The Senate has been debating the new arms control agreement with Russia for six months and held over 20 hearings in all between the Foreign Relations Committee, the Armed Services Committee, and the Select Committee on Intelligence. The Foreign Relations Committee conducted 12 hearings, heard from more than 20 witnesses, and approved the treaty with a bipartisan vote in September. [Boston.com, 12/3/10]

20 Senate Hearings Were Held On Original START. According to the State Department's website, 20 Senate hearings were conducted to discuss the original START treaty. The Senate subsequently ratified the original START treaty by a 93-6 vote. [State.gov, accessed 12/15/10]

GOP Sen. Snowe Said That Treaty Has Been "Properly Vetted" In Expressing Support

Snowe: "I Have Worked With My Colleagues To Scrutinize This Agreement And Ensure Any Classified Matters Are Properly Vetted." As The Huffington Post noted, Sen. Olympia Snowe (R-ME) expressed her support for New START, stating:

The New Strategic Arms Reduction Treaty, known as New START, was signed by the United States and Russia on April 8th and transmitted for the advice and consent of the Senate on May 13th of this year. Since then, the U.S. Senate has held 18 hearings and as a member of the Senate Select Committee on Intelligence, I have worked with my colleagues to scrutinize this agreement and ensure any classified matters are properly vetted. Much has changed since the original START was first negotiated in 1991, and as a result I have supported efforts to make certain that questions regarding our ability to verify Russian compliance with the Treaty's limits, to develop and deploy effective missile defenses, and to modernize our nuclear weapons complex, have been satisfactorily resolved.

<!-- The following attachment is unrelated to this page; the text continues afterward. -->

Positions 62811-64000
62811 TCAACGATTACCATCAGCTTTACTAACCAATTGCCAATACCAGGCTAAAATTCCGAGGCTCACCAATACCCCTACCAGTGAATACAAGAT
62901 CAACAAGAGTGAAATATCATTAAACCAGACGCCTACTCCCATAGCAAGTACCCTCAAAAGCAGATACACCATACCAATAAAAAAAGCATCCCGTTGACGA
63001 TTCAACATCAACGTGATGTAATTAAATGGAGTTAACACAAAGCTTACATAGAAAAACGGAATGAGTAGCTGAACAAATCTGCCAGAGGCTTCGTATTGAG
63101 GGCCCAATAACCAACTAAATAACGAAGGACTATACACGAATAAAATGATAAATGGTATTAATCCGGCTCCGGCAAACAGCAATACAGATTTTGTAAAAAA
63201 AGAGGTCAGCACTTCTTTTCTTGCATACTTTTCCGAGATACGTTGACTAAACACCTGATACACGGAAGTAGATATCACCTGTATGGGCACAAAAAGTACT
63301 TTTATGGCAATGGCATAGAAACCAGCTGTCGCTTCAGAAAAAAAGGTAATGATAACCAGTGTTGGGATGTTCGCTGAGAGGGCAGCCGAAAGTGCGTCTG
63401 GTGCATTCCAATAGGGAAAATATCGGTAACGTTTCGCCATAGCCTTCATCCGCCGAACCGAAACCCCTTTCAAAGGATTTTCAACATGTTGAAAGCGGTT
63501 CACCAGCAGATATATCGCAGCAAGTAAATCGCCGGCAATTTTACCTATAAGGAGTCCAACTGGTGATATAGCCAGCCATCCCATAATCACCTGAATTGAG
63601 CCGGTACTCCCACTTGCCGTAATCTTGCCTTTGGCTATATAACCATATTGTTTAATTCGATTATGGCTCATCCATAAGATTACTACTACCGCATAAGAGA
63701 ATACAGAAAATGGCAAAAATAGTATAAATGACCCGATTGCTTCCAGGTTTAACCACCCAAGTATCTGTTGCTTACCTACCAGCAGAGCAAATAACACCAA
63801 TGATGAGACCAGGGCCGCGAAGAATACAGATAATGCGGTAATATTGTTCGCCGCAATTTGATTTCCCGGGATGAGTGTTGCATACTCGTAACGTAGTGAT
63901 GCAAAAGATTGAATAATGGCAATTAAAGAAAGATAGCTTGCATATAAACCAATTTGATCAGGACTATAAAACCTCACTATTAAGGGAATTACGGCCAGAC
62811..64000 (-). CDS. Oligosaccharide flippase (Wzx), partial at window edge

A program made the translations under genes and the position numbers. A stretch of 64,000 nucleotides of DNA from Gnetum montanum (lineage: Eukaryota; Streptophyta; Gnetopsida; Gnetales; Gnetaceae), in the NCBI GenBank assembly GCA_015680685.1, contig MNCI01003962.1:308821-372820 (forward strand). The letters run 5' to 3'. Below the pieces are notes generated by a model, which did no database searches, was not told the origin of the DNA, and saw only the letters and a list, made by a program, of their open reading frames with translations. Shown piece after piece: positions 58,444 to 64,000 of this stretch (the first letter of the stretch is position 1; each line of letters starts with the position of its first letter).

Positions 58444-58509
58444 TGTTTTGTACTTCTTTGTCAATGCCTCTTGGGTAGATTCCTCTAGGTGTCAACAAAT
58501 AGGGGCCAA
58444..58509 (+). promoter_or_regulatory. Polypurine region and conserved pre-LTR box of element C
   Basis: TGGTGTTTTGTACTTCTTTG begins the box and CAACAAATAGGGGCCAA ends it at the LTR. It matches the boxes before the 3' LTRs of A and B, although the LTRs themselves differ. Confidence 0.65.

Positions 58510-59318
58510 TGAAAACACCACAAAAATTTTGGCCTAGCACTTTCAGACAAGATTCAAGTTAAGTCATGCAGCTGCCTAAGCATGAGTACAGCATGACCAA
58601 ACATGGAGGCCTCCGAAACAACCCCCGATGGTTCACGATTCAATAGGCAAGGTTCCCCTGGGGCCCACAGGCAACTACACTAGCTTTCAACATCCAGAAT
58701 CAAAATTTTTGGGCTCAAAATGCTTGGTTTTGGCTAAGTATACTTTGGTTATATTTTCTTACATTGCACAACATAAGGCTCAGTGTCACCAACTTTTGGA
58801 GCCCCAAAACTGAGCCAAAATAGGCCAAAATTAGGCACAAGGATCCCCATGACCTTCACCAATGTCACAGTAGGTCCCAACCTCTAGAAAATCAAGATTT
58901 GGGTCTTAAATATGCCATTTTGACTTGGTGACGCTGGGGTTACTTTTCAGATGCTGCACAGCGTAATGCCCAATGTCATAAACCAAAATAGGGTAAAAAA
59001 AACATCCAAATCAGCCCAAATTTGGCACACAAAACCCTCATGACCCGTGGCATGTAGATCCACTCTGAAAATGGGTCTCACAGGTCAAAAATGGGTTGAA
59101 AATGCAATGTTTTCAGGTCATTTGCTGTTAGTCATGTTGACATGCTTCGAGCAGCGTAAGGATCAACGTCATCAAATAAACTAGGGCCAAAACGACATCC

I am confident that New START will provide predictability in our relationship with Russia and thus enhance global stability, and most importantly, our national security. Therefore, if the Majority moves to consider New START under a framework that allows for sufficient debate and amendments, I intend to support the Resolution of Advice and Consent. [The Huffington Post, 12/10/10]

Republican Senators Have Already Voted To Approve Treaty. The Senate Foreign Relations Committee approved the treaty on September 16 in a 14-4 vote. GOP Sens. Richard Lugar, Bob Corker, and Johnny Isakson voted in support. [Reuters, 9/16/10]

In Op-ed Supporting New START, Republican Secretaries Of State Say Administration Has "Provided Reasonable Answers" To Questions. In a Washington Post op-ed supporting New START, former GOP Secretaries of State Henry Kissinger, George Shultz, James Baker, Lawrence Eagleburger, and Colin Powell stated:

We do not make a recommendation about the exact timing of a Senate ratification vote. That is a matter for the administration and Senate leaders. The most important thing is to have bipartisan support for the treaty, as previous nuclear arms treaties did.

Although each of us had initial questions about New START, administration officials have provided reasonable answers. We believe there are compelling reasons Republicans should support ratification. [The Washington Post, 12/2/10]

Person
Frank Gaffney, Washington Times